Tainan’s Stir-fry 100 Street

I love ‘stir-fry 100’.  I really enjoy the casual, late-night sensation of sitting outside until late, drinking beers and conversing animatedly with your friends.  ‘Stir-fry 100’ refers to restaurants that serve reasonably priced dishes, starting from NT$100.  The restaurants are usually open late, and most dishes go down well with alcohol (usually beer).  In other words, it is pub food Taiwan-style.

During a trip to Tainan, we decided to go out on a bit of a late night wander.  We weren’t sure where we would end up, but thought maybe we might get a cup of coffee (or bubble tea).  Then we stumbled across Hai’an Road, and found that almost the whole street was filled with stir-fry 100 places.  One of my good friends, a Tainan local, said she found it a bit sad that northern-Taiwan style eateries have begun infiltrating Tainan’s traditional snack-food culture; she thinks Hai’an Road now looks more like downtown Taipei than the ancient capital city of Tainan.  But I have to admit that regardless of authenticity or culture, the stir-fry 100 food we sampled was pretty good.

We didn’t plan to have a big meal, but the food was so good somehow the dishes kept coming.  Likewise, we were so busy enjoying ourselves and chatting that I forgot to get the business card of the restaurant (or even take a photo of their sign).  If you are looking for it, it is somewhere clustered around the corner of Hai’an and Chenggong Roads (海安路和成功路).  There are several to chose from, and by the look of what people were eating the menus are largely the same.

Fresh sashimi, with stir-fried pippis (clams) in the background

First, we started with sashimi.  As you can see from the photo, the flesh was blush pink and super fresh.  Although it was an inexpensive eatery, the quality was second to none.  Some things, like good quality sashimi, are often best served simply.  We also enjoyed a plate of stir-fried pippis (clams), tossed with fresh Thai basil, which likewise were fresh and tender.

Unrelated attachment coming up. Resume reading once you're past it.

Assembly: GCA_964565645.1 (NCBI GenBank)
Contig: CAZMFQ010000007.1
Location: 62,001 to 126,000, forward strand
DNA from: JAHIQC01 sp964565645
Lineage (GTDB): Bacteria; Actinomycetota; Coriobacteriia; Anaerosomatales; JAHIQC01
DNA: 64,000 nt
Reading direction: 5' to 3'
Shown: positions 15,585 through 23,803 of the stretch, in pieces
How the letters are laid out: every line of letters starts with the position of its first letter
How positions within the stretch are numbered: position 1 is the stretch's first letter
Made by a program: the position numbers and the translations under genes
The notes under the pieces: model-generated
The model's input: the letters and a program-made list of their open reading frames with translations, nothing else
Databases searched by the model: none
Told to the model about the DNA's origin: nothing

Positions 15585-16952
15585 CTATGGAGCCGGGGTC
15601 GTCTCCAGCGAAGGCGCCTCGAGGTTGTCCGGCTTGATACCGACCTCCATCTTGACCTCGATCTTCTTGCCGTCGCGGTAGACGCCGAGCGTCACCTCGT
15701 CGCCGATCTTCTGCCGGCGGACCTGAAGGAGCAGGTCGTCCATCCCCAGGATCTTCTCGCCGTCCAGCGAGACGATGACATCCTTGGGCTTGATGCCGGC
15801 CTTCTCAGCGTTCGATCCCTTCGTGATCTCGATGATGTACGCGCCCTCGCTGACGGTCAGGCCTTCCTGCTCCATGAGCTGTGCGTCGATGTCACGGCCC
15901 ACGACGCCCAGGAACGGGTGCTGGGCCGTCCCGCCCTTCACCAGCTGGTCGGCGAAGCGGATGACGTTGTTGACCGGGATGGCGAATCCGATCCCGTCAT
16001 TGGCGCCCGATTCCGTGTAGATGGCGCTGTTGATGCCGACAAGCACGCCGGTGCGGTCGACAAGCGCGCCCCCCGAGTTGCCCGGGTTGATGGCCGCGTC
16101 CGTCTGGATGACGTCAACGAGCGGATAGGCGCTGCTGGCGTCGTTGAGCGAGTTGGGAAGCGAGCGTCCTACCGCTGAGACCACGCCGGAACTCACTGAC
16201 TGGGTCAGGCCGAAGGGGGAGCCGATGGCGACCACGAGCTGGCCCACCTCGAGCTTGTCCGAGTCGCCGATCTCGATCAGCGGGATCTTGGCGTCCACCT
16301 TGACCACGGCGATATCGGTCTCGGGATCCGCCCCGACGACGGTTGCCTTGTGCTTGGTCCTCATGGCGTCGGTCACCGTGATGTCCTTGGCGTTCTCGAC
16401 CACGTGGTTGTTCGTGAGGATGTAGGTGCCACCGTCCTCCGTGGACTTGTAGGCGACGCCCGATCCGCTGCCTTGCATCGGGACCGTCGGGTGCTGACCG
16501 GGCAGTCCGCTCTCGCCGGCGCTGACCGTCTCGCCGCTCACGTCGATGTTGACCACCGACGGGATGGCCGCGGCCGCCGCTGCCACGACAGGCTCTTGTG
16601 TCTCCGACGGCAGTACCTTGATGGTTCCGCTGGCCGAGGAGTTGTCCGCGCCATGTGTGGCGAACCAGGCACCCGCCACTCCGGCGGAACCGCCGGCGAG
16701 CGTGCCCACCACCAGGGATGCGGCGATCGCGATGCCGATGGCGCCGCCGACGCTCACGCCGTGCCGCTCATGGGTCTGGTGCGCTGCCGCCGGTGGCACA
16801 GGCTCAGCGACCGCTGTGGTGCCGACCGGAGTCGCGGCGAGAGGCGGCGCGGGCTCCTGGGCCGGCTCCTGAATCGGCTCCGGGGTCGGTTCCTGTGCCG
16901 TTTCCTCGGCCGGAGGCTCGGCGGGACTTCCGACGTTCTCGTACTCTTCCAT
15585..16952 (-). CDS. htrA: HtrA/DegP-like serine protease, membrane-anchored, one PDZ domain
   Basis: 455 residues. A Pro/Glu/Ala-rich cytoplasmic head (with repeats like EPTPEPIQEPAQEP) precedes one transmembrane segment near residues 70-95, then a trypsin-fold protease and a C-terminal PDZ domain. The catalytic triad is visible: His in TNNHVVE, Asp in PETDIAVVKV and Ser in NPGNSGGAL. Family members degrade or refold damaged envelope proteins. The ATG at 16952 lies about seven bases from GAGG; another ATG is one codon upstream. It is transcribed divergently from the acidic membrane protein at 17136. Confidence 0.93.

Deep-fried oysters

We couldn’t resist ordering deep-fried oysters.  While I usually desist from fried foods, I make an exception for this dish.  Biting into the crispy, salt and pepper flavoured batter into the warm, soft oysters is so inviting.  And these oysters were especially good.  Although I was not drinking on this occasion, it goes perfectly with beer.

Stir-fried noodles

Finally, we mopped up our supper eating indulgence with some stir-fried egg noodles.  I love thick, yellow egg noodles.  These were not too thick, but not so fine that the dish was gluggy, either.  In short they were just right and the perfect way to sop up the beer and seafood dishes we had ordered.

Hai’an Road is around five to ten minutes taxi ride down from the train station (you could walk if were really keen — it is mostly downhill).  During the day there is not much to see, although there is one temple and some good traditional snack places including for prawn rice.  But at night, it really gets going with lots of stir-fry 100 places doing brisk business.

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About taiwanxifu

‘Taiwanxifu’ (pronounced ‘shee foo’) means ‘Taiwan daughter-in-law’ in Chinese and has been my nickname ever since I married my Taiwanese husband, Sam. I love sampling Taiwanese food, even local specialties such as stinky tofu, pigs blood cake and Taipei beef noodle soup with offal. But there are many other options on the menu. Promise!
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